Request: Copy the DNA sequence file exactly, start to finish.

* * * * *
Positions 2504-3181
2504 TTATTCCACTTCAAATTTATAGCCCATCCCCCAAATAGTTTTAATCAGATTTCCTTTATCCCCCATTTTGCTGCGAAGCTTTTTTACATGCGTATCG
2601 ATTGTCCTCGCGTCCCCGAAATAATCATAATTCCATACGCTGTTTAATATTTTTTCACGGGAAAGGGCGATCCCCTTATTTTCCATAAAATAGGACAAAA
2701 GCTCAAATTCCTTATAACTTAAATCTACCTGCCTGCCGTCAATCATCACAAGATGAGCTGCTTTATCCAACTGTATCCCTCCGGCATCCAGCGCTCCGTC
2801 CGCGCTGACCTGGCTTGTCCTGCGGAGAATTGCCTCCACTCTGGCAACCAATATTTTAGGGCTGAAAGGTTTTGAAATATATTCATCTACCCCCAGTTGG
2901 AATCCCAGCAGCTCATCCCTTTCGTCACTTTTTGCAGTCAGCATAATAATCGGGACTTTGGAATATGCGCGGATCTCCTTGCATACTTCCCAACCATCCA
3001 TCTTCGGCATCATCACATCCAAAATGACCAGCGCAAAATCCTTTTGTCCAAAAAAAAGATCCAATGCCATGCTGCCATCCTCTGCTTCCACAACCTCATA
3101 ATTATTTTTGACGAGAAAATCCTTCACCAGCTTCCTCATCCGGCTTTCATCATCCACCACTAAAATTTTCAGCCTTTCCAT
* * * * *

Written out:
Positions 2504-3181
2504 TTATTCCACTTCAAATTTATAGCCCATCCCCCAAATAGTTTTAATCAGATTTCCTTTATCCCCCATTTTGCTGCGAAGCTTTTTTACATGCGTATCG
2601 ATTGTCCTCGCGTCCCCGAAATAATCATAATTCCATACGCTGTTTAATATTTTTTCACGGGAAAGGGCGATCCCCTTATTTTCCATAAAATAGGACAAAA
2701 GCTCAAATTCCTTATAACTTAAATCTACCTGCCTGCCGTCAATCATCACAAGATGAGCTGCTTTATCCAACTGTATCCCTCCGGCATCCAGCGCTCCGTC
2801 CGCGCTGACCTGGCTTGTCCTGCGGAGAATTGCCTCCACTCTGGCAACCAATATTTTAGGGCTGAAAGGTTTTGAAATATATTCATCTACCCCCAGTTGG
2901 AATCCCAGCAGCTCATCCCTTTCGTCACTTTTTGCAGTCAGCATAATAATCGGGACTTTGGAATATGCGCGGATCTCCTTGCATACTTCCCAACCATCCA
3001 TCTTCGGCATCATCACATCCAAAATGACCAGCGCAAAATCCTTTTGTCCAAAAAAAAGATCCAATGCCATGCTGCCATCCTCTGCTTCCACAACCTCATA
3101 ATTATTTTTGACGAGAAAATCCTTCACCAGCTTCCTCATCCGGCTTTCATCATCCACCACTAAAATTTTCAGCCTTTCCAT